Gesturing Refugees by Farah Saleh
Logo of the Hebbel am Ufer

Farah Saleh & Didem Pekün

Zwei Vorträge und ein Dialog

Moderation: Sandra Noeth

Part of "Violence of Inscriptions #3"

Farah Saleh
Gesturing Refugees (lecture)

The lecture will approach some of the questions that the dancer and choreographer Farah Saleh tackled in the interactive performance lecture “Gesturing Refugees” (work in progress). The performance intends to archive latent stories of refugeehood using the bodies of refugee artists and the audience as the main archive, while playing with other archive material, testimonies and imagination. The archives will include present, past and even future stories of refugeehood to try and interrogate collective responsibility and find bridges between the past and present of the West. The re-enactment, transformation and deformation of the alternative and personal memories of refugees by refugee artists will allow the re-appropriation of the narrative of refugeehood and develop a collective gestural identity that might challenge that of passive victimhood to which refugees are often subjected. The performance already faced many obstacles related to visa denial to artists and the impossibility of their physical encounter, which added up another formal layer to the performance.

Didem Pekün
A Soliloquy; 5 Thoughts on Inhabiting Purgatorium

This talk stems from a work in progress titled "Purgatorium". "Purgatorium" is an essayistic road movie and diary of a semi-fictional character, Nayia. It talks about a radical instability we all share in one form or another.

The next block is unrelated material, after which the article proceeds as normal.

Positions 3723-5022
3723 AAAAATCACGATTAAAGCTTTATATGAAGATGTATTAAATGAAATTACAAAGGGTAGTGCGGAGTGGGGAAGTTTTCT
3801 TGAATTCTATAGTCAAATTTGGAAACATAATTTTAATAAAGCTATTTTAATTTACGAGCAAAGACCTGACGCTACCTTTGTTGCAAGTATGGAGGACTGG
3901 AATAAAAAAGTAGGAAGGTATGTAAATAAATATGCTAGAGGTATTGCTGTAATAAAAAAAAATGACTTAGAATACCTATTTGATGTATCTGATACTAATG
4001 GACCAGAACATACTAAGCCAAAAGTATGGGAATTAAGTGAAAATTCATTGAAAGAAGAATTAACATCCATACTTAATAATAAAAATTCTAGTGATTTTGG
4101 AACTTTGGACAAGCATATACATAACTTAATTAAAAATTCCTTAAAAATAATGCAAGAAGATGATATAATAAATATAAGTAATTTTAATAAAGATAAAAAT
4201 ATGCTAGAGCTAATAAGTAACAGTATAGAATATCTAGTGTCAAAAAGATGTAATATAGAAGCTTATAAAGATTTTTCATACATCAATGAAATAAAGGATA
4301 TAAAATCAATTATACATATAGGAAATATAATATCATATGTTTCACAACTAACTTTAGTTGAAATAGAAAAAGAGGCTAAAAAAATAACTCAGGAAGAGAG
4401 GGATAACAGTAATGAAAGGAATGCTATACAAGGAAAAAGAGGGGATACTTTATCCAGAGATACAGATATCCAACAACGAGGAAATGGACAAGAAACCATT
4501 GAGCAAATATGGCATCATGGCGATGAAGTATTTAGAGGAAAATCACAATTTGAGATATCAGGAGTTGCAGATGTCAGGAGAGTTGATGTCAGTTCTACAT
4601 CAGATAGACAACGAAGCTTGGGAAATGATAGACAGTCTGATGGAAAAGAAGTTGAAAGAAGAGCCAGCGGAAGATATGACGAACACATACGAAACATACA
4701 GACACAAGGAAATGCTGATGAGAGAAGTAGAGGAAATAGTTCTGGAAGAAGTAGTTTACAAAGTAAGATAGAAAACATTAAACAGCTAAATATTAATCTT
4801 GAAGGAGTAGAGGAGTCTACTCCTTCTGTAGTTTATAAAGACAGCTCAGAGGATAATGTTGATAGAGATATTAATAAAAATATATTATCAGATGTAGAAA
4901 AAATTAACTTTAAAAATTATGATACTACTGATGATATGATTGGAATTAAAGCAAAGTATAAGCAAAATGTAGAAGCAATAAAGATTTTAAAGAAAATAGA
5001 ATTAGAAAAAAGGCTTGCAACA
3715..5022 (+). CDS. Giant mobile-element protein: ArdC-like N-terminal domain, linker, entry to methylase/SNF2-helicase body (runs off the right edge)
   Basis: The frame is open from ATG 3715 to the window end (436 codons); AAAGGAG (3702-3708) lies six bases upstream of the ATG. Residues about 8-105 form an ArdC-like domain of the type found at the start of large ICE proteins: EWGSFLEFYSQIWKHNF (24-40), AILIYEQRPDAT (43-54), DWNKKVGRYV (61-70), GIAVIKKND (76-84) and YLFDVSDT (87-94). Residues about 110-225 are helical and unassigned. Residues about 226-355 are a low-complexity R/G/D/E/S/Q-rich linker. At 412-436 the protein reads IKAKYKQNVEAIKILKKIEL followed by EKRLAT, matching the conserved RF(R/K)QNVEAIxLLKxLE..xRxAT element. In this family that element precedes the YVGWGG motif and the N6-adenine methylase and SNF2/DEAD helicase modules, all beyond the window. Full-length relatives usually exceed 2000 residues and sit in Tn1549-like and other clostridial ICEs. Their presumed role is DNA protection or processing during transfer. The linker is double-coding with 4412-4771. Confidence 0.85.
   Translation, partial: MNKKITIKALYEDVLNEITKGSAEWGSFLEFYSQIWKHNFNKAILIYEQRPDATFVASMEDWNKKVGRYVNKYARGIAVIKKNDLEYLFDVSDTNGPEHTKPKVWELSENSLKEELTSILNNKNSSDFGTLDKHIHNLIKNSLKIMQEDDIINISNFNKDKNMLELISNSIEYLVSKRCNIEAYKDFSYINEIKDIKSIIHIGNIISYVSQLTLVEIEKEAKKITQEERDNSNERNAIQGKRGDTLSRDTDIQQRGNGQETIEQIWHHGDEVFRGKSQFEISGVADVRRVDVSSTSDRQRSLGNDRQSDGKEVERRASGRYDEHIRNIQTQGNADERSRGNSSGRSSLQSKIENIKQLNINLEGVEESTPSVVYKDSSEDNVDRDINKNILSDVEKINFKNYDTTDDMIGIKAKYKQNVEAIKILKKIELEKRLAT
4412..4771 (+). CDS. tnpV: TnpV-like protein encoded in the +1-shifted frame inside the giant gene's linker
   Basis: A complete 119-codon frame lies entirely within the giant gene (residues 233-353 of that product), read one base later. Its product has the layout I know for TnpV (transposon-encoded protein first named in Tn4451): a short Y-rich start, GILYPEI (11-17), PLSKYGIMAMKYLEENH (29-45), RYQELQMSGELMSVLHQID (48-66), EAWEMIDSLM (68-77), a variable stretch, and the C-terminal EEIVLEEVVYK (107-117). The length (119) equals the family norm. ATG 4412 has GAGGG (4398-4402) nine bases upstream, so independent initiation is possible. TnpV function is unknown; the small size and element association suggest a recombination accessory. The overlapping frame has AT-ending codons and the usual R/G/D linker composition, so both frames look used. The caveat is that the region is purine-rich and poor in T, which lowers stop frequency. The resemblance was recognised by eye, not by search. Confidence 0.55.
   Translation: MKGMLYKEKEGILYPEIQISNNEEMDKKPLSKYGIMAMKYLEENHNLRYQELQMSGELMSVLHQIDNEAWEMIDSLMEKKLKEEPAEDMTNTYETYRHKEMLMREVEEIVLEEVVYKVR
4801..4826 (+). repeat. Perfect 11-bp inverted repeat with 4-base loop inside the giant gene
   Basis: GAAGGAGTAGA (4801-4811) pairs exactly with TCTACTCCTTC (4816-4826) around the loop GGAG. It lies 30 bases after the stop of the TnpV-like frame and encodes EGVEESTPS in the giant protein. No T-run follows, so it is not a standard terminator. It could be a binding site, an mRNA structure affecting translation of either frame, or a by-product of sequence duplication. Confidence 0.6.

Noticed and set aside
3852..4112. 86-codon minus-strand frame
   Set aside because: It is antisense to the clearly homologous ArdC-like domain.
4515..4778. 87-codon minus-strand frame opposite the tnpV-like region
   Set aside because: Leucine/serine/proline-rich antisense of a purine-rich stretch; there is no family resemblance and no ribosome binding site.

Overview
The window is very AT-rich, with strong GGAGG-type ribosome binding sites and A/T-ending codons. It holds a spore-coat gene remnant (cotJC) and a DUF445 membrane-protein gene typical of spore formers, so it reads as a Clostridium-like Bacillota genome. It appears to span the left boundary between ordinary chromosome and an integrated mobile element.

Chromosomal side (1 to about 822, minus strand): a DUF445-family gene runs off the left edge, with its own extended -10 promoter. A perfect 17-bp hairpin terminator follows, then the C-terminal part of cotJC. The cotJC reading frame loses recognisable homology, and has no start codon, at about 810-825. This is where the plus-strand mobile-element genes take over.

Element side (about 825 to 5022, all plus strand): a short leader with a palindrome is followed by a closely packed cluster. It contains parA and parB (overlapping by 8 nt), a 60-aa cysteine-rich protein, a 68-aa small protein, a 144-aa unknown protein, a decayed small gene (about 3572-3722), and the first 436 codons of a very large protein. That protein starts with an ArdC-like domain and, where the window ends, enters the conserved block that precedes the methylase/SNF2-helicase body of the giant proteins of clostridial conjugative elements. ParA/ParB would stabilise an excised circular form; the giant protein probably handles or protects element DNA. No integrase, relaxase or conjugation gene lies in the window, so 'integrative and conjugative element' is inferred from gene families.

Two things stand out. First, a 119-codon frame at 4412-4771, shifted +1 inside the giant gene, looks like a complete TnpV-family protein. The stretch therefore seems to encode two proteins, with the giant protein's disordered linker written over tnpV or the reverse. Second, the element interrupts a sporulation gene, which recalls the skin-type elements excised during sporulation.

Nayia has been in exile since the war and returns after 22 years. The film is guided by her diary notes of this journey, which merge with the myth of Daedalus and Icarus – Icarus being the name given to the winner of a bridge diving competition in her home country. Nayia often thinks of Icarus in reference to the politics of civil war: Icarus as a human being perfecting his/her bodily skills but due to over-ambition and repeated hubristic gestures ending in inevitable failures and catastrophes. Thus the figure of Icarus also involves body politics and speaks of all the members of a nation.  When we think of a civil war, we can think of a decaying body, like the wings if not body of Icarus melting in their too-close proximity to the sun.

But although Icarus failed, his father, Daedalus, like Nayia, succeeded and settled in far-off lands. This success is that of exile and leaving violence behind. But exile is also separation from the collective body, both physically and psychically.

By travelling through choices and dilemmas that typically scar the life of an exilee who finds herself at a historical impasse, the talk sits on the unstable ground of at once being ripped off from the practices and cohesion of belonging, at the same time freed from the violence and within new possibilities. It is at this ground zero of a new life that the fragile nervous ramifications for a new collectivity can emerge, where one can produce new “infrastructures for troubling times.” (Berlant, 2016) It is by thinking through possible moments of world-creating with others within this historical glitch that Nayia reflects on how to inhabit "Purgatorium".